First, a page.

the past few weeks, there’s been a lot of talk about increasing IRS enforcement
to bring in more money to the government.
be fine if we could trust the IRS to keep taxpayer information safe and
actually use it to enforce the tax code.
that notion is waffling on pretty shaky ground at the moment.
June, the non-profit journalism webpage ProPublica began publishing stories
that appear to contain confidential taxpayer information that might have come
from the IRS.
attention has focused more on the private tax affairs of the victims of these
actions than on the apparently illegal actions taken to produce the data that
forms the basis of these stories.
confidentiality of taxpayer information is sacrosanct.
Because a federal income tax return contains some of the most sensitive
information there is about our fellow Americans.
tax return is essentially a blueprint for how families and individuals live
from detailing where and how taxpayers support themselves and earn money, tax
returns potentially detail what charities, including religious institutions, a
taxpayer supports. They can also detail where and how they take care of their
children, their medical status and lots of other deeply personal information.
part to promote tax compliance, Congress decided that, in exchange for
collecting the sensitive information needed to enforce the Internal Revenue
Code, the IRS must treat this information carefully and protect it from
unauthorized access and disclosure.
criminal and civil penalties apply to any violation of those terms.
the ProPublica stories, published in a series titled “The Secret IRS Files, Inside
the Tax Records of the .001%” are plainly derived from confidential taxpayer
folks in charge of enforcing the tax code quickly recognized the problem here.
very morning, IRS Commissioner Rettig was testifying before the Senate Finance
Committee, and said he appreciated the confidential nature of the information
collected by the IRS and how important it is that people are able to trust the
IRS with that information.
Rettig isn’t the only Treasury official to express concern.
asked about this apparent abuse of taxpayer information at a Finance Committee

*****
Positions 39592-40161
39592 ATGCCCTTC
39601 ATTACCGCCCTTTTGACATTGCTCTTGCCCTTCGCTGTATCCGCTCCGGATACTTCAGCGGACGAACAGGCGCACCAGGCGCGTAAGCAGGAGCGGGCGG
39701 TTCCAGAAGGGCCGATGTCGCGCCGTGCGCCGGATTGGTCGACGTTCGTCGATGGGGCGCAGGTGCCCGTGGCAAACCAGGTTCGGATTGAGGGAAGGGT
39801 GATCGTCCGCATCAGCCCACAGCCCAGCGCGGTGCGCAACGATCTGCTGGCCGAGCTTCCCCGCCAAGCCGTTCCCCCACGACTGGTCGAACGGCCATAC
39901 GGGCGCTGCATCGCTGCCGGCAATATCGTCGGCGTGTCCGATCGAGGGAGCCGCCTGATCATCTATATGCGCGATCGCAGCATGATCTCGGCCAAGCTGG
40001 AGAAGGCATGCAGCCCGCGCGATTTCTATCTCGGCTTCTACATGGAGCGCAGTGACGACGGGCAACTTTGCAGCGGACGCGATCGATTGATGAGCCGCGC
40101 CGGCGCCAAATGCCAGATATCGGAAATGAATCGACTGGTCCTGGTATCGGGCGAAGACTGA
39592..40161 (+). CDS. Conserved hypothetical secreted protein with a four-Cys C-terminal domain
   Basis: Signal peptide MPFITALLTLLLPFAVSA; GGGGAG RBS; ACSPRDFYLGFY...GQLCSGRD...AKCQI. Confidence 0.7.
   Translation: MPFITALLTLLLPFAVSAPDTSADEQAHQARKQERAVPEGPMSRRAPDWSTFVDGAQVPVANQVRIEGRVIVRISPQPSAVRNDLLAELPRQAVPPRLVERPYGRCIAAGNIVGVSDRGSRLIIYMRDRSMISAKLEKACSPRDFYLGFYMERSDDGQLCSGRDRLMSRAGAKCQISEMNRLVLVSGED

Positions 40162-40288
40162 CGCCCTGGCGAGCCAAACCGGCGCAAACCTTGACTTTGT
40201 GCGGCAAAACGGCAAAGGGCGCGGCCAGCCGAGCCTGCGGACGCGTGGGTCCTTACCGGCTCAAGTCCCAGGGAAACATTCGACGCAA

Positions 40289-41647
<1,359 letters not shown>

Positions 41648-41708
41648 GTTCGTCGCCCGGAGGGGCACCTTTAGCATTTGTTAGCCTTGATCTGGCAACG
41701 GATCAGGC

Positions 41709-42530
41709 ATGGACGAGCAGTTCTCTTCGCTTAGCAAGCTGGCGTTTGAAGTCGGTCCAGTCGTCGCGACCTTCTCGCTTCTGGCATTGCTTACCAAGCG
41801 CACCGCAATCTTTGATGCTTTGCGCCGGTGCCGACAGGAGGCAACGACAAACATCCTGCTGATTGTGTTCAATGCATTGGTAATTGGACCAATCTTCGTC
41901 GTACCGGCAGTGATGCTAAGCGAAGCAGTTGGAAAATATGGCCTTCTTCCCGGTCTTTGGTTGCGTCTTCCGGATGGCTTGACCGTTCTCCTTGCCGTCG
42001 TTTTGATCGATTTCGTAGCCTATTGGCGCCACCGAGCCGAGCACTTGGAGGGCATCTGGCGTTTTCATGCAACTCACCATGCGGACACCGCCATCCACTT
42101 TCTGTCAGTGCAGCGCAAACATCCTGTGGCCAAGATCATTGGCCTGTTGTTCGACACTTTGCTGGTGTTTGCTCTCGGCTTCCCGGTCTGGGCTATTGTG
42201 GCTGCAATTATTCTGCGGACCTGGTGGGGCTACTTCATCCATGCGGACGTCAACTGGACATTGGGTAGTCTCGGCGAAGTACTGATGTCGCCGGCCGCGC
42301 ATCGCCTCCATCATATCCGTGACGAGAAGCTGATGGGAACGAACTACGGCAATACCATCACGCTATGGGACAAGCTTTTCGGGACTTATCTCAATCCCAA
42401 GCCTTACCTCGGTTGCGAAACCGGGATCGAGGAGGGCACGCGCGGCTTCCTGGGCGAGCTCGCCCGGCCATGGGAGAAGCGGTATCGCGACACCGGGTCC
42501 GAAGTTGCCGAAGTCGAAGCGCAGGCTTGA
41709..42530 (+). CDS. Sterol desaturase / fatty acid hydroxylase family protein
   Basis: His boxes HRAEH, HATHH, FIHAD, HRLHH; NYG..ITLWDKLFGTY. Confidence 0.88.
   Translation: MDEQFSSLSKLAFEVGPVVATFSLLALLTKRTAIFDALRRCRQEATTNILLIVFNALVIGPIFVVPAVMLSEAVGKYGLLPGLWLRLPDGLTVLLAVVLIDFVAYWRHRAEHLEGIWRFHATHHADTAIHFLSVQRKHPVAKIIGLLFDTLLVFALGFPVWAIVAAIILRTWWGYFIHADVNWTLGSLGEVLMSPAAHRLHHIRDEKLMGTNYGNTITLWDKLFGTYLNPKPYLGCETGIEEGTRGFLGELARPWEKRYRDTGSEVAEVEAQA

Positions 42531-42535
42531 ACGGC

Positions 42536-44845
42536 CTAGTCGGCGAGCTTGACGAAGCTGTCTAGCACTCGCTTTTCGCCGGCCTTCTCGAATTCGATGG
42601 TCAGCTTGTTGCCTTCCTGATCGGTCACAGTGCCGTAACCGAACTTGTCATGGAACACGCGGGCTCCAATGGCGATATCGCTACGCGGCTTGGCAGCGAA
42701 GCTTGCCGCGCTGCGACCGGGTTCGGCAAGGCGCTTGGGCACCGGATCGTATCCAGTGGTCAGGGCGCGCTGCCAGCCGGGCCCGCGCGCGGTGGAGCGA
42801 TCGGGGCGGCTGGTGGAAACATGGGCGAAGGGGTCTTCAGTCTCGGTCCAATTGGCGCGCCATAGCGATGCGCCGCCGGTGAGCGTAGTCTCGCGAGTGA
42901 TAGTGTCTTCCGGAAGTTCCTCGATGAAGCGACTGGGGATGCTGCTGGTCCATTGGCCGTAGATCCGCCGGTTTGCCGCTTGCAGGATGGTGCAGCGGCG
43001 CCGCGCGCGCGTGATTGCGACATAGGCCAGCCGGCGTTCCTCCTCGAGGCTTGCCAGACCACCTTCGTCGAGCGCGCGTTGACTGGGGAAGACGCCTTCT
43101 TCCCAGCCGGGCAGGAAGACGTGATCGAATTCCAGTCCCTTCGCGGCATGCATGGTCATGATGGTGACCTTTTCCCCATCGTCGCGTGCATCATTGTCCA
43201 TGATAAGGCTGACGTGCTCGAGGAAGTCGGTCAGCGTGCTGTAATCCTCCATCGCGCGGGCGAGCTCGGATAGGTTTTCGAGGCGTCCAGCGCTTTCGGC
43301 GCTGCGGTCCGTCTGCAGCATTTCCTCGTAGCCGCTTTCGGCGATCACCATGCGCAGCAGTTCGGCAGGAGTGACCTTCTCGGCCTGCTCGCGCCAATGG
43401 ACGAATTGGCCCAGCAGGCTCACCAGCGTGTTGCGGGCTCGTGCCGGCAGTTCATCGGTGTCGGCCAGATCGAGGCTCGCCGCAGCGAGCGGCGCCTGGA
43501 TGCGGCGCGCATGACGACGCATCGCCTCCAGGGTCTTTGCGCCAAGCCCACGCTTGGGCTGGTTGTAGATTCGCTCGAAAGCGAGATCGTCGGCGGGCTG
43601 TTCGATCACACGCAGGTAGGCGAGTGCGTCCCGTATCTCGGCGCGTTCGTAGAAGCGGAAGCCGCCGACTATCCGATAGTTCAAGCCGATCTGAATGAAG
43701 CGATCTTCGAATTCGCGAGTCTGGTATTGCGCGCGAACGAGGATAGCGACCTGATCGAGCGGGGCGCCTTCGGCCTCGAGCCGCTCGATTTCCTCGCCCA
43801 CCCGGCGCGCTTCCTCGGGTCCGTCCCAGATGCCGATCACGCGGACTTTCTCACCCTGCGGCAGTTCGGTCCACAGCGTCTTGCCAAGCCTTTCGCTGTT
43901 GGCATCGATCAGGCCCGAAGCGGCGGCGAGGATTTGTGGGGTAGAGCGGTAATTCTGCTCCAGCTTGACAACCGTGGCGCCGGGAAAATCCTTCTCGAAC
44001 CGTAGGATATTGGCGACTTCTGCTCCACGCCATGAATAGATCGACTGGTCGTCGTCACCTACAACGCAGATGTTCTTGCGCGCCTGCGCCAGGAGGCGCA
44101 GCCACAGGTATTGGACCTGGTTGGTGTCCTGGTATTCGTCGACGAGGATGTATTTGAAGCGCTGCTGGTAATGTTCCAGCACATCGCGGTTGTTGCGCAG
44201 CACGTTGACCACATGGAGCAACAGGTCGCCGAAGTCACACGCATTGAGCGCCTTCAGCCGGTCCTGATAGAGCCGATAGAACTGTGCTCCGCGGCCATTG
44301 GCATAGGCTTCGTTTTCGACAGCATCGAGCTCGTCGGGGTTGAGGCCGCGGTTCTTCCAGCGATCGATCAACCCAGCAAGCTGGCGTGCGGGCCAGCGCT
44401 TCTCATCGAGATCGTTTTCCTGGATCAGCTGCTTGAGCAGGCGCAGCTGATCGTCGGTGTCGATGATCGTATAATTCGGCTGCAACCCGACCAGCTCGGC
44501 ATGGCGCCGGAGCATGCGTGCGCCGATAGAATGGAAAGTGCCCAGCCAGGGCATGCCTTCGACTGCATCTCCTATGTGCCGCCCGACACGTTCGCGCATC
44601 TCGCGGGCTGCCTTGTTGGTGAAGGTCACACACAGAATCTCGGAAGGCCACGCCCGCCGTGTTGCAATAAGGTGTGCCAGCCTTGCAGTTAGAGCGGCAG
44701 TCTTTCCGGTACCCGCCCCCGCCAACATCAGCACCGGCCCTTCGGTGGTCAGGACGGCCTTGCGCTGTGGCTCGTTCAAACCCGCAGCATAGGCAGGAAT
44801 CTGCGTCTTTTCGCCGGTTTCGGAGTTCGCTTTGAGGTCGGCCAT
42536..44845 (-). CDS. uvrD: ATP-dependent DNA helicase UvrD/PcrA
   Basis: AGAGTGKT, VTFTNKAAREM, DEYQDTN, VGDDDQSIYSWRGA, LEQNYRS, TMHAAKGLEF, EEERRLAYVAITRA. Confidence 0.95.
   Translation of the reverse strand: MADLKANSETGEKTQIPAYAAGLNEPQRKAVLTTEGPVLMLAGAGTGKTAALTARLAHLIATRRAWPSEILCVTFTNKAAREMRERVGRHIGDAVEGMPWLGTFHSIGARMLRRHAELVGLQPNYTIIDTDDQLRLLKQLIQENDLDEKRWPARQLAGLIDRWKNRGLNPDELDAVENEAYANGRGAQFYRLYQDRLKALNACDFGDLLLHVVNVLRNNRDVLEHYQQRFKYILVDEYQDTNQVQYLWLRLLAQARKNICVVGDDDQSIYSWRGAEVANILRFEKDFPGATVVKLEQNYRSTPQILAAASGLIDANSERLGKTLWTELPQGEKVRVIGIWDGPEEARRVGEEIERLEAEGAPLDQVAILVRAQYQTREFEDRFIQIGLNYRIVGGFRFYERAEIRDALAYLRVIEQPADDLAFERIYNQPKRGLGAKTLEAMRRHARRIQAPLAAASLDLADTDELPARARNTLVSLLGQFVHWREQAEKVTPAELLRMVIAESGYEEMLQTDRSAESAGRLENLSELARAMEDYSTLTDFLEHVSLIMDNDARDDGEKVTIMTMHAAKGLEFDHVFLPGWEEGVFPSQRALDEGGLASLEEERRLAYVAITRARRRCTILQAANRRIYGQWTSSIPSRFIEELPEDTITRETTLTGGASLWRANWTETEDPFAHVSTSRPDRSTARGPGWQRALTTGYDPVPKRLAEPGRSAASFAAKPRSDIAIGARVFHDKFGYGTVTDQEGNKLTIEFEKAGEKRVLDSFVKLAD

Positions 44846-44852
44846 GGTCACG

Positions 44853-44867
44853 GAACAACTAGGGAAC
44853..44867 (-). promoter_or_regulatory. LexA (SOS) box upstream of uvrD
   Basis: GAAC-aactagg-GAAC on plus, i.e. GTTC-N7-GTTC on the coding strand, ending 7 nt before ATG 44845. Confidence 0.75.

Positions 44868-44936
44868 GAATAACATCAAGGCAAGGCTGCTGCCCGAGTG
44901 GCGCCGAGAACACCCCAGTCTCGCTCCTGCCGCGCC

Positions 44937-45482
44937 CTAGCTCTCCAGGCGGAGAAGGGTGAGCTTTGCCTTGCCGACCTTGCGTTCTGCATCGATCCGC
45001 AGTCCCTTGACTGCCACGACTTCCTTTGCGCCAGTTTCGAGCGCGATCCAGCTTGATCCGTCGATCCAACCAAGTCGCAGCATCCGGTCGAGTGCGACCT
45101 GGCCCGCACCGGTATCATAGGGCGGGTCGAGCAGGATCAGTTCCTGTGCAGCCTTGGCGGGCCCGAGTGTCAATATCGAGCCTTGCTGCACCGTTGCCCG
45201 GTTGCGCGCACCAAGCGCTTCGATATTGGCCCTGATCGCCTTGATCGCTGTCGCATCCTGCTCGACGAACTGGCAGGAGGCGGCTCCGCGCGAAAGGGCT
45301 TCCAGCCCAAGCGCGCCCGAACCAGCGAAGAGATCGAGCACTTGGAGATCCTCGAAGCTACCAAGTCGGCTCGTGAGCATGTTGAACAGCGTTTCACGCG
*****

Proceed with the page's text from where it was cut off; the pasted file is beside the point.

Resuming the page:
hearing on the President’s fiscal year 2022 budget request held on June 16,
Treasury Secretary Yellen said she agreed the situation was serious and that
the matter has been referred to the Justice Department.
week before, appearing before a different Senate committee, Attorney General
Garland also said this was a serious matter and that people are entitled to
privacy regarding their tax information.
agree with Commissioner Rettig, Secretary Yellen and Attorney General Garland
that the apparent leak of confidential information is a very serious issue.
one thing, we don’t know exactly where the information came from. Was it a
leak? A hack? We don’t know.
also don’t know the full scope of information at risk.
to ProPublica, it has “obtained a vast trove of Internal Revenue Service data
on the tax returns of thousands of the nation’s wealthiest people, covering
more than 15 years.”
me say that again. ProPublica claims that is has thousands of tax returns.
know the risk of having their private information unsecure and in the wind. They
know the risks, for example, of fraud and identity theft.
to the most recent IRS Electronic Tax Administration Advisory Committee Annual
Report to Congress, issued in June of 2021, 185,000 identity theft affidavits
were filed with the IRS in 2020.
report also notes that due to pandemic relief, higher levels of identity theft
are expected during the 2021 filing season.
in this case, ProPublica has decided that the wealthiest individuals are the
ones worth targeting. But again, we don’t know the full scope of information
that is at risk.
you’re not the owner of a sports team, or the head of a multinational company
or haven’t built a vehicle in which you have recently travelled into outer
space. The unauthorized access and disclosure of taxpayer information should
concern all taxpayers.
someone can expose the most private and sensitive information of the nation’s
wealthiest citizens, they can do it to anyone.
of what anyone thinks about the known victims of this disclosure, no one should
be absolutely confident that their information hasn’t been compromised.
soon as the apparent disclosure of taxpayer information was known, I pressed
authorities in the executive branch to take action. I questioned Commissioner